Abraham Nemeth (1918-2013) was born in New York City and attended regular public school as a totally blind child. He majored in psychology at Brooklyn College and received a master’s degree from Columbia University, also in psychology. In spite of his continuing and growing interest in mathematics he was counseled to pursue the field of psychology. While looking for a job as a psychologist, he took evening courses in math and physics at Brooklyn College and later at Columbia University.
His determination to pursue his love of math and science despite the lack of Braille materials in these fields led in 1952 to the creation of what is now known as the Nemeth Code for Mathematics and Science Notation. This unique and revolutionary idea became the official code in the United States, and later Canada and New Zealand. This was a landmark step in the opportunity for blind students to engage in scientific studies. He also developed MathSpeak which is a standard system of reading mathematical formulas out loud.
In 1955 he joined the faculty of the department of mathematics at the University of Detroit, where he served thirty years. He was known for the innovative way he devised to convey mathematical concepts. During this time he also inaugurated the graduate department in computer sciences. He received a PhD in mathematics from Wayne State University. When asked what it takes to be successful in our field he responded, "to expect from a blind child what you expect from a sighted child."
Dr. Nemeth was a man of vision and action, intellectual brilliance and insightful wit. The Nemeth Code is recognized as an indispensable tool for instruction in mathematics and science. In 1972 and 1976 he and his wife were invited by the Soviet Union to come to Moscow and tell about the Nemeth Code and how a blind person can access the computer screen.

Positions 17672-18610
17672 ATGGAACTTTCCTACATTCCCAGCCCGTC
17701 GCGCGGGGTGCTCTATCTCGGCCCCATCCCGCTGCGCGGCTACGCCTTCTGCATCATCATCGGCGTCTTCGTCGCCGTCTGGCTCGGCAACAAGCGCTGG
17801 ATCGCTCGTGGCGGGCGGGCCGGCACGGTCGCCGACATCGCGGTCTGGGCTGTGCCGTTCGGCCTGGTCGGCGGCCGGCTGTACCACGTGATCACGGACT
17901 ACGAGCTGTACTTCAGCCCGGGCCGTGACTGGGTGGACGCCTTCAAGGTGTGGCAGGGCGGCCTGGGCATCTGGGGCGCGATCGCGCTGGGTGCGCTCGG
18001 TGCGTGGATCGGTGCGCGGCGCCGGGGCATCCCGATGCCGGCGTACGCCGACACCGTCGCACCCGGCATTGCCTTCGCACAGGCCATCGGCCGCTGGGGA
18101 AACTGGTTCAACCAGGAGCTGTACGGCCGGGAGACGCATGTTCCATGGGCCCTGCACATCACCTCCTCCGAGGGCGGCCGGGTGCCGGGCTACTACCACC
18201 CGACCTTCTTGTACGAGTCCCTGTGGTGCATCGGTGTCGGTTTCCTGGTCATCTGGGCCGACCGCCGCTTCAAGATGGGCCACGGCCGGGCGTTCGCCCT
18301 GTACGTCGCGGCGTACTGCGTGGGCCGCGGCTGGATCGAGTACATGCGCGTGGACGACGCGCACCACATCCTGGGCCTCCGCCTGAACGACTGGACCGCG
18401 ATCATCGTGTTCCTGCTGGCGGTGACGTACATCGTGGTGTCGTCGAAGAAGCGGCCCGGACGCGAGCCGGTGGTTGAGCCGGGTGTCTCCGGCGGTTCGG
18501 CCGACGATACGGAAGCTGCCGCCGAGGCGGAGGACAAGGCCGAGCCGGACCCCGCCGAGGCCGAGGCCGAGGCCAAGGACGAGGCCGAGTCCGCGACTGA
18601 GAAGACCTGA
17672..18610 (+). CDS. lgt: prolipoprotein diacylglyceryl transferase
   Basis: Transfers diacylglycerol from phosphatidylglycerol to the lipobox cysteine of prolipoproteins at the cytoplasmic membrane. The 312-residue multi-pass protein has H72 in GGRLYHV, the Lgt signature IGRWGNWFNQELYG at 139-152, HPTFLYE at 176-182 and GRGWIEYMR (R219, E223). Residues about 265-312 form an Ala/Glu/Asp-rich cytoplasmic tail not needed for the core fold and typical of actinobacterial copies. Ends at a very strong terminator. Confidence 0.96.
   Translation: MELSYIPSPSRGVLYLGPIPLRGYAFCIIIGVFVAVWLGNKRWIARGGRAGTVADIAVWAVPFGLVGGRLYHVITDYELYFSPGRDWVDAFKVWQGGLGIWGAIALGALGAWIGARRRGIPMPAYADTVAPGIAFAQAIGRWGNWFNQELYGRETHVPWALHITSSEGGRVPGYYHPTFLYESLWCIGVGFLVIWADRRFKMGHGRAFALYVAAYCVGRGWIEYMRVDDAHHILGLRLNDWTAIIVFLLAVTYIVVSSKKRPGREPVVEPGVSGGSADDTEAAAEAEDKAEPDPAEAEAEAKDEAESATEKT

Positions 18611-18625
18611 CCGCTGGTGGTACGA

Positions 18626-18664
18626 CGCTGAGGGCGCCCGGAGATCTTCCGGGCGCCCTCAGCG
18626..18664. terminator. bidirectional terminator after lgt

After retiring from the University of Detroit he worked on a program to convert a computer with a speech synthesizer into a talking scientific calculator. He also spent his time proofreading parts of the Bible and prayer books in Hebrew.
He was the chairman of the Michigan Commission for the Blind from 1991until 1993. In 1999 he received the Migel Medal, awarded by the American Foundation for the blind. In 2001 he received the Creative Use of Braille Award from the American Printing House for the Blind. The Division of Visual Impairments of the Council for Exceptional Children awarded him the Exemplary Advocate Award.
More about Abe Nemeth:
- Abraham Nemeth’s obituary in the New York Times, October 6, 2013
- He made 2 + 2 = 4; Article by Richard Marsh originally appeared in Coronet, July, 1958
- Role Models: Abraham Nemeth; Article originally appeared in Exceptional Parent, September, 1994.